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Posted at 8:00 AM ET, 02/20/2009

Fave Five: The 'Best' Post-Chimp Political Cartoons

By Michael Cavna

In the wake of this week's odious New York Post cartoon by Sean Delonas -- such an odoriferous whiff can linger for far longer than the "artwork" deserves -- Comic Riffs would like to turn your burning eyes toward some smarter, sharper political cartoonists. Cleanses the soul, if not the retina.

This is just a sampling of good work from recent days. These Fave Five selections all take on economic matters in artful ways -- if only to immediately remind us that even strong critics of the stimulus bill can "voice" their displeasure without going vile. Their points are well-taken, and no animals -- let alone human dignities -- are harmed in the making of the cartoons. To wit:


With nary a dialogue balloon or caption, JOHN SHERFFIUS speaks volumes about the Obama Plan:


Likewise, STEVE BENSON deftly splits this cartoon into a two-fer: He plays off of Obama's open admiration -- and stated inspiration -- in regards to Lincoln, while supplying the witty visual twist. As they said in Abe's day: "Huzzahs!"


NATE BEELER, too, mines the stimulus plan for a smart critical take. There's gold there, without dipping into the dross.


By bringing it all back home, literally, MIKE LUCKOVICH delivers the point shortly, sweetly -- as we bask in the schadenfreuden of this couple's mortage pain.

And speaking out of journalistic self-interest, if not truly national interest, this cartoon by DAVID HORSEY is a tangy thing of beauty. I only hope the Seattle P-I will survive in such a fashion that the talented Mr. Horsey will retain a perch from which to sling these tart darts.


Ahh, to be reminded of quality political cartoons is a balm to the brain. Thanks, o Gang of Five.

ELSEWHERE...

I had the distinct pleasure a few days back of meeting JEFF KINNEY, the writer/illustrator who's deservedly continuing to enjoy phenomenal success with his "Diary of a Wimpy Kid" book series. Kinney, who stopped by the Post newsroom, noted that you can find "Big Nate" Island -- an online presence for the Lincoln Peirce comic strip (which appears in The Post), at their site, poptropica.com.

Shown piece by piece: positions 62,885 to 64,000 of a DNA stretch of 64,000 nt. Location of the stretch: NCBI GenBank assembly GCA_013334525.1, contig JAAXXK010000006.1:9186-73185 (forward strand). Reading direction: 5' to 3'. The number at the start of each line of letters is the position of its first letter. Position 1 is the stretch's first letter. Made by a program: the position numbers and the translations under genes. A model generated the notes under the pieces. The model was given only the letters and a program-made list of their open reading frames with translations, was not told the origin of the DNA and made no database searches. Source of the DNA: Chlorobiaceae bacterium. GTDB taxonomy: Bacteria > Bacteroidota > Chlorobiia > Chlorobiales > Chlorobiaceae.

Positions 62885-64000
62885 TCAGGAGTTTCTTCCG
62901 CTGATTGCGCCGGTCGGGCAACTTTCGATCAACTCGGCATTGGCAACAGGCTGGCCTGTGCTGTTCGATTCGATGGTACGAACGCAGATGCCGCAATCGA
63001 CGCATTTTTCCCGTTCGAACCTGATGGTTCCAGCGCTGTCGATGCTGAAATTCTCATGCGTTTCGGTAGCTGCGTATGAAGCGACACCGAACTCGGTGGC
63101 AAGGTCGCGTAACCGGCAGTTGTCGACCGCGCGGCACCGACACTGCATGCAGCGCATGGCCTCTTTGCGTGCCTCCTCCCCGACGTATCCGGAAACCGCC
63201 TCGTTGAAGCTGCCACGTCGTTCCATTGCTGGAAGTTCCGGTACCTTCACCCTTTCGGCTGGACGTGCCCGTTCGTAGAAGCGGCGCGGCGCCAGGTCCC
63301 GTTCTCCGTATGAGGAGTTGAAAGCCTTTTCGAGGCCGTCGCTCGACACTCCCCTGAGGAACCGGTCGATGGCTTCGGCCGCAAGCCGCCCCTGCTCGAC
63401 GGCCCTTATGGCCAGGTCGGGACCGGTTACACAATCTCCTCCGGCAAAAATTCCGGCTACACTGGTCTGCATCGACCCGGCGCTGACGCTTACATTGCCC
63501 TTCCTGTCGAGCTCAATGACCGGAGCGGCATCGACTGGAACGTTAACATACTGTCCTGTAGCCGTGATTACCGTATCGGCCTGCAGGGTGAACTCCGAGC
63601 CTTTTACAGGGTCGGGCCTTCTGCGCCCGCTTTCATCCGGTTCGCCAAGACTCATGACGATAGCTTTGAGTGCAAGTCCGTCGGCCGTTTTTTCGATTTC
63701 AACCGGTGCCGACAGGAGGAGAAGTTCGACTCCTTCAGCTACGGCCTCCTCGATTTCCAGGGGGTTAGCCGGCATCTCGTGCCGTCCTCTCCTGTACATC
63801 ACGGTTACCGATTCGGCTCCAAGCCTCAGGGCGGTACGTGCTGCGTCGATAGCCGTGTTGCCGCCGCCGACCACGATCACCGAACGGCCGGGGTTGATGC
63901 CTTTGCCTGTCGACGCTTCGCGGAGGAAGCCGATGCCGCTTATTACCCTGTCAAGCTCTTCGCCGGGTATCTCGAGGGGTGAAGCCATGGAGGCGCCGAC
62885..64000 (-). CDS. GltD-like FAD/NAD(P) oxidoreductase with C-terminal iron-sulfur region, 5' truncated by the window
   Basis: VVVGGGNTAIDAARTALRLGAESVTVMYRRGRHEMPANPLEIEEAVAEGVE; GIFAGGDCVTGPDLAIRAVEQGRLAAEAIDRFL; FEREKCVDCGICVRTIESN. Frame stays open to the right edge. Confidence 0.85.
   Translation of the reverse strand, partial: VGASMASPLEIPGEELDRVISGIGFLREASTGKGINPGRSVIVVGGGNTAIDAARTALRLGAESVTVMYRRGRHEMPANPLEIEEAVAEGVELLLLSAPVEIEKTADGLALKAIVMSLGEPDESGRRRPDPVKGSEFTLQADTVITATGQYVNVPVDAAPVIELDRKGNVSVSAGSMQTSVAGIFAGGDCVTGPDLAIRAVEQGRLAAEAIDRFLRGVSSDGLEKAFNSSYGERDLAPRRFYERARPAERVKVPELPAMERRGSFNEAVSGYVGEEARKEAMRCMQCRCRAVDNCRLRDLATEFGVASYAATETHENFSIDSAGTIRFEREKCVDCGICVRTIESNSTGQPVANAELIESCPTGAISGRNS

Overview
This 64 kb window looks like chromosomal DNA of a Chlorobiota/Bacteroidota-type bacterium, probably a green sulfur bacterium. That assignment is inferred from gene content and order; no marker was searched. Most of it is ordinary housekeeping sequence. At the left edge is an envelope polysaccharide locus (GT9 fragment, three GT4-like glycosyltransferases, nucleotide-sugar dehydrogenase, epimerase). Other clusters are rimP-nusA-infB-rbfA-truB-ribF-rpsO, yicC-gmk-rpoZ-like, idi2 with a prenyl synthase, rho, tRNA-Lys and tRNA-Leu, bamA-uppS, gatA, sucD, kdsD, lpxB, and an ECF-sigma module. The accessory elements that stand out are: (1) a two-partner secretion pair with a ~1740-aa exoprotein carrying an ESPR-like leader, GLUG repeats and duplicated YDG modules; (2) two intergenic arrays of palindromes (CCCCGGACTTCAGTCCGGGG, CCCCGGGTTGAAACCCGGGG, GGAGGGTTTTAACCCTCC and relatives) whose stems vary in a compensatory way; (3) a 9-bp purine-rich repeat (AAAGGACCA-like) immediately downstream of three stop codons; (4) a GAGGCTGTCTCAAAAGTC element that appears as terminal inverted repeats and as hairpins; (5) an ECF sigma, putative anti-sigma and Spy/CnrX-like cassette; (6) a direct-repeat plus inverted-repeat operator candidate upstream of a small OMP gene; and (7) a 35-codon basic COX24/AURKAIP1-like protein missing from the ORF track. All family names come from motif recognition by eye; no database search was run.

Also: You can watch Kinney explain his writing -- from idea generation to character development -- to a bookstore crowd of smart young'uns in this video.

By Michael Cavna  | February 20, 2009; 8:00 AM ET
Categories:  The Political Cartoon  
Save & Share:  Send E-mail   Facebook   Twitter   Digg   Yahoo Buzz   Del.icio.us   StumbleUpon   Technorati   Google Buzz   Previous: 'Stimulus Chimp': Political Cartooning's Larger Powderkeg
Next: The List: Our Top 10 Black Superheroes

Comments

All this ruckus reminds me of Islamic rioting, looting, burning and killing because a handful of artists dared to create cartoons of Mohammad.

Black America is wisely not engaging in rioting, looting, burning and killing because of a cartoon.

However, history reflects this current displayed restraint by Black America has not always been true.

My hope is history will not repeat itself.

Okpulot Taha
Choctaw Nation

Posted by: PurlGurl | February 20, 2009 9:27 AM | Report abuse

Sweet tea! Sweet tea! Sweet tea!

More funnies and less political "cartooning".

Posted by: MSchafer | February 20, 2009 9:33 AM | Report abuse

what's up with the dog taking a dump on the driveway in the Luckovich panel???

Posted by: sdp001 | February 20, 2009 9:36 AM | Report abuse

Today's IBD cartoon by Michael Ramirez on the is great:

http://www.ibdeditorials.com/cartoons.aspx

Posted by: NoVAHockey | February 20, 2009 10:48 AM | Report abuse

The problem is the quote in the cartoon in which the police shot dead a monkey. The quote can cause pain and/or happiness or leads to uproar. It it were "They'll have to find someone else to build the next $60B pyramid." some people may feel the pain, some people may feel happy, and NY Post would be called Holocaust denier.
But no matter what quote to put it the cartoon, I think it's a crime to put the smoking gun in the hands of the police. Their job is to serve and to protect.

Posted by: scooterlibre | February 20, 2009 11:05 AM | Report abuse

Love the SHERFFIUS for it's great concept, even if lacking artistic merit.

The Horsey next for quality concept and good artwork.